Does that apply to manufacturing, the service industry (restaurants and bars, etc.)? Of course not! But is has been estimated that the inclusion of Artificial Intelligence (AI) into the development of Web 3.0 will have a dramatic increase in the efficiency of Web 3.0 rollout compared to Web 2.0 (we are about 20 years into Web 2.0). So, if Moore’s Law** is accurate ((**Moore’s Law states (in layman’s terms) that the computing power of chips and processors will increase very couple of years, and we will pay less for them)) is it reasonable to expect a functional transition to Web 3.0 in 10 years?

Bringing artificial intelligence and natural language processing together with Web 3.0, businesses of all sizes across the globe can use this powerful combination to give their customers faster and more relevant results. Stay tuned if you want to learn more about AI!

What is Cardano?

Cardano is a Proof-of-Stake Blockchain platform

Cardano (ADA) is a third-generation, decentralized proof-of-stake (PoS) blockchain platform designed to be a more efficient alternative to proof-of-work (PoW) networks. Scalability, interoperability, and sustainability on PoW networks like Ethereum are limited by the infrastructure burden of growing costs, energy use, and slow transaction times.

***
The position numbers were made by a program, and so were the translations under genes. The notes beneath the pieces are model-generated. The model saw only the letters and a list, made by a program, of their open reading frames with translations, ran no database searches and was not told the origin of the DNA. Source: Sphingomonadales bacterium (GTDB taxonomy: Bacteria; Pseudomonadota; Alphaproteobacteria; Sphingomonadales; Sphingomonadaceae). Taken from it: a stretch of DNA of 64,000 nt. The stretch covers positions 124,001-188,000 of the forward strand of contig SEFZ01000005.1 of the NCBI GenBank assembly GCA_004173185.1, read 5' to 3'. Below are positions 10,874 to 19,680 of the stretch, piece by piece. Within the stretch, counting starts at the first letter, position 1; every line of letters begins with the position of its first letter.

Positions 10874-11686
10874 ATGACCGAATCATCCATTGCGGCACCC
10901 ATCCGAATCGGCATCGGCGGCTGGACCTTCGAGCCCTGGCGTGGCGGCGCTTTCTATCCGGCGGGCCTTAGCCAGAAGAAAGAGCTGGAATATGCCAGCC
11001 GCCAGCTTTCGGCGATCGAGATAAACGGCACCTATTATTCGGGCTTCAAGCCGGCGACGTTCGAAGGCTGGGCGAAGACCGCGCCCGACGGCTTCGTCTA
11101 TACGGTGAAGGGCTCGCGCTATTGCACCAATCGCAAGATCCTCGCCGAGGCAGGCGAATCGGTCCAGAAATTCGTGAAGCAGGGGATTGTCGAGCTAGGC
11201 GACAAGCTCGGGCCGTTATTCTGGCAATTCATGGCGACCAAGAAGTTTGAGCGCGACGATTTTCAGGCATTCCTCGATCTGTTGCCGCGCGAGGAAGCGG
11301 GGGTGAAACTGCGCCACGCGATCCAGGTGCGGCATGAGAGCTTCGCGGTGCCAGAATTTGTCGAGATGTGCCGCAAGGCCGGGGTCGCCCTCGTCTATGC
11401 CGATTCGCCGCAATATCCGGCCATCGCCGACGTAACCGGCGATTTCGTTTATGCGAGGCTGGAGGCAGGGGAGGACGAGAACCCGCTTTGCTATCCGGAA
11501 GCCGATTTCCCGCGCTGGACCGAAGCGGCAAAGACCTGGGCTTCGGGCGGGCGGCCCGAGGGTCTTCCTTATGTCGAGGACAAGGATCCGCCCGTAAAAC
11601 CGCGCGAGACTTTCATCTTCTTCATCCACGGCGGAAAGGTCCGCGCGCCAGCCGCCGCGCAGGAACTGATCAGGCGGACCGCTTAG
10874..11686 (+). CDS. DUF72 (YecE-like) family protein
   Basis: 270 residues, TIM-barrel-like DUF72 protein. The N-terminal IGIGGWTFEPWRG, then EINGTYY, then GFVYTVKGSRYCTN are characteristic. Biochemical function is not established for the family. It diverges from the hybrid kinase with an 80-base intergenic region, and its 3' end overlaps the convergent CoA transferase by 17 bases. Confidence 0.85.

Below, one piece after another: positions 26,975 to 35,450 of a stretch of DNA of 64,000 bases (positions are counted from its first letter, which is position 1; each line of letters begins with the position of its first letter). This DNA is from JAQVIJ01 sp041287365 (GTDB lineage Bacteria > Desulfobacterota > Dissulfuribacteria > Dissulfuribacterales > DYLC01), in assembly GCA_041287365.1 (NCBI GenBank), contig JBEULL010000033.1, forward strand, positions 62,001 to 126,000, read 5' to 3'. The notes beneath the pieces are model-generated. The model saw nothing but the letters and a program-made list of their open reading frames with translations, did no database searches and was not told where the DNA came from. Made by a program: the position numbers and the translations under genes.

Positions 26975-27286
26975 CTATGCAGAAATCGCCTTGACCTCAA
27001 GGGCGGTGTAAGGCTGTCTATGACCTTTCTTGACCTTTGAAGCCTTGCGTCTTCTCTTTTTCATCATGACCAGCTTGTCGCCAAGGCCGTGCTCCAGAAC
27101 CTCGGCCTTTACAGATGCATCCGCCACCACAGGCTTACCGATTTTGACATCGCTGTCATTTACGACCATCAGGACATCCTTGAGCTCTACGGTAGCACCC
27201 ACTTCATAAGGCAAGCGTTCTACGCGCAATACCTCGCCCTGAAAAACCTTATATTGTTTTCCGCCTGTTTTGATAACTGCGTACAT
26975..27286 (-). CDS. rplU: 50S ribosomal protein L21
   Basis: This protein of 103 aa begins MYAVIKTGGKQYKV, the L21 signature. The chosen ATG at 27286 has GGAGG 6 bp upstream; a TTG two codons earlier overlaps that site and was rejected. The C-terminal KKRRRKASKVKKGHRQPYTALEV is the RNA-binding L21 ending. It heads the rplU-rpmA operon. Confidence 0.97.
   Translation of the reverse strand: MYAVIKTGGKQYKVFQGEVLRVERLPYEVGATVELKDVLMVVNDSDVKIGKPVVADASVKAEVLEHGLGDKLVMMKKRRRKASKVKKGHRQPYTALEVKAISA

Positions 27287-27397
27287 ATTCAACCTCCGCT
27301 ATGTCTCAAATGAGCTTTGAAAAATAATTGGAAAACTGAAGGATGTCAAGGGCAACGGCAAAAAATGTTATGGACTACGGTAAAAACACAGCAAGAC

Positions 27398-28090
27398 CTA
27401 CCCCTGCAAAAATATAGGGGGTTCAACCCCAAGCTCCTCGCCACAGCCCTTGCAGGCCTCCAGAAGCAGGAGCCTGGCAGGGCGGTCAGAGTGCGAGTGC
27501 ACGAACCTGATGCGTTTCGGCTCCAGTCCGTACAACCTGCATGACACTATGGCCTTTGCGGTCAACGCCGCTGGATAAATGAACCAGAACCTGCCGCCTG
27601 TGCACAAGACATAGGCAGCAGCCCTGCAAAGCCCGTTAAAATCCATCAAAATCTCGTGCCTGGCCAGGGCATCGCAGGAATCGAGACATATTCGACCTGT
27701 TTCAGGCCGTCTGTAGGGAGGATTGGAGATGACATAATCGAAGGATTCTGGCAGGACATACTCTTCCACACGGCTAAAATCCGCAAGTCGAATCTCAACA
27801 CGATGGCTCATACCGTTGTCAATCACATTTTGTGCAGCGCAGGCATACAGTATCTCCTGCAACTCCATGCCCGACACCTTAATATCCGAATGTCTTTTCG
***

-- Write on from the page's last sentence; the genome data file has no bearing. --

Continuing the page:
Yes, Cardano is a form of cryptocurrency. It can be purchased on most crypto exchanges. When evaluating the use of crytpo and the underlying technology, I like to first understand What does it do, and What is it used for? Like most crypto, ADA can be used to true peer-to-peer transactions where there is no use of a middleman (a credit card, a bank card, etc. all act as a middleman, and collect a fee for the service they provide).

Cardano is an ambitious project, and there are many potential uses for its technology across a variety of industries.

For a current, real-world example, we have Cardano’s partnership with the Ethiopian Ministry of Education. Cardano’s blockchain will store tamper-proof records for five million Ethiopian students. When those students pursue higher education and jobs, they’ll have their records and achievements available on the blockchain.